From a writer of near-miraculous perfection (The New York Times Book Review) and a literary intelligence far surpassing most other writers of her generation (San Francisco Chronicle), The Emperors Children is a dazzling, masterful novel about the intersections in the lives of three friends, now on the cusp of their thirties, making their wayand notin New York City.
There is beautiful, sophisticated Marina Thwaitean It girl finishing her first book; the daughter of Murray Thwaite, celebrated intellectual and journalistand her two closest friends from Brown, Danielle, a quietly appealing television producer, and Julius, a cash-strapped freelance critic. The delicious complications that arise among them become dangerous when Murrays nephew, Frederick Bootie Tubb, an idealistic college dropout determined to make his mark, comes to town. As the skies darken, it is Booties unexpected decisionsand their stunning, heartbreaking outcomethat will change each of their lives forever.
A richly drawn, brilliantly observed novel of fate and fortuneof innocence and experience, seduction and self-invention; of ambition, including literary ambition; of glamour, disaster, and promiseThe Emperors Children is a tour de force that brings to life a city, a generation, and the way we live in this moment.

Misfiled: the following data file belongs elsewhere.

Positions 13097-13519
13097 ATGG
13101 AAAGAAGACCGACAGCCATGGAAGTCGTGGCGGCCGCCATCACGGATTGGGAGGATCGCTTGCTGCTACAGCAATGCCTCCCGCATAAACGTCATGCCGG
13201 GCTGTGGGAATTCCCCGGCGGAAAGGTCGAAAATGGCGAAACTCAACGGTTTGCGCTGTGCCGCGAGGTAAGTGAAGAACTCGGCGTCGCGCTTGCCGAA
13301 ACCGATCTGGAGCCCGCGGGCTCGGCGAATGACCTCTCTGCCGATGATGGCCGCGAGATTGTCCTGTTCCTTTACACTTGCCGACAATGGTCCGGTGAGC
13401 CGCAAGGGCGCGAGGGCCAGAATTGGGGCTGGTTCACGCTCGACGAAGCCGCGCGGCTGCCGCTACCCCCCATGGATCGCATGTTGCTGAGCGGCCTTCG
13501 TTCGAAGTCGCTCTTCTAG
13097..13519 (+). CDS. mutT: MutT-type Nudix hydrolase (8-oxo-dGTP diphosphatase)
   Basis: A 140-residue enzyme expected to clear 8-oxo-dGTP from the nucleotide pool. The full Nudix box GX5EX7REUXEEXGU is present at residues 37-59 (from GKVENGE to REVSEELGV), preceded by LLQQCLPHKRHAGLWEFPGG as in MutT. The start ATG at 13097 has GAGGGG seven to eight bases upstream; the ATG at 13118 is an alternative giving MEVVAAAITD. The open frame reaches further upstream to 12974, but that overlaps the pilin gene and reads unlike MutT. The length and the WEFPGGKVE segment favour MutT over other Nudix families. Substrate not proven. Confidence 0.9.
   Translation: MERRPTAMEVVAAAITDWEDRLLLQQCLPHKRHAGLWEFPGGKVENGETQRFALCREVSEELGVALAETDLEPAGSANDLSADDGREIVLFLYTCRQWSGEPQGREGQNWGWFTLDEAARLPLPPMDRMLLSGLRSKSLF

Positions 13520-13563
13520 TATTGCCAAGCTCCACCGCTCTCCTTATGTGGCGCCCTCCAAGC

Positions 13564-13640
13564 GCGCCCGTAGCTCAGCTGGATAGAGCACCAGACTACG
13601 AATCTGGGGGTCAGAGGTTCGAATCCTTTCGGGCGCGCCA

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Darlings! Welcome! And you must be Danielle?” Sleek and small, her wide eyes rendered enormous by kohl, Lucy Leverett, in spite of her resemblance to a baby seal, rasped impressively. Her dangling fan earrings clanked at her neck as she leaned in to kiss each of them, Danielle too, and although she held her cigarette, in its mother-of-pearl holder, at arm’s length, its smoke wafted between them and brought tears to Danielle’s eyes.
Danielle didn’t wipe them, for fear of disturbing her makeup. Having spent half an hour putting on her face in front of the grainy mirror of Moira and John’s bathroom, ogling her imperfections and applying vigorous remedial spackle—beneath which her weary, olive-shaped eyes were pouched by bluish bags, the curves of her nostrils oddly red, and her high forehead peeling—she had no intention of revealing to strangers the disintegration beneath her paint.
A well written comedy of manners that successfully skewers a particular strata of New York literary life.
(Reviewed by BookBrowse Review Team).
Full Review (825 words).
When asked what The Emperor's Children is about Claire Messud replies.... "That's a big question. I don't think I have a simple answer. What's it about? I hope it's about what it's like to be alive in a certain place in a certain time. It's about a group of people with certain aspirations and expectations and limitations, and the way they contend with what is thrown at them. Probably in my mind it's about ambition, and what it means, or meant, and didn't, in that particular historical moment. And about confronting limitations. And about making a self. All those things. As for where the...
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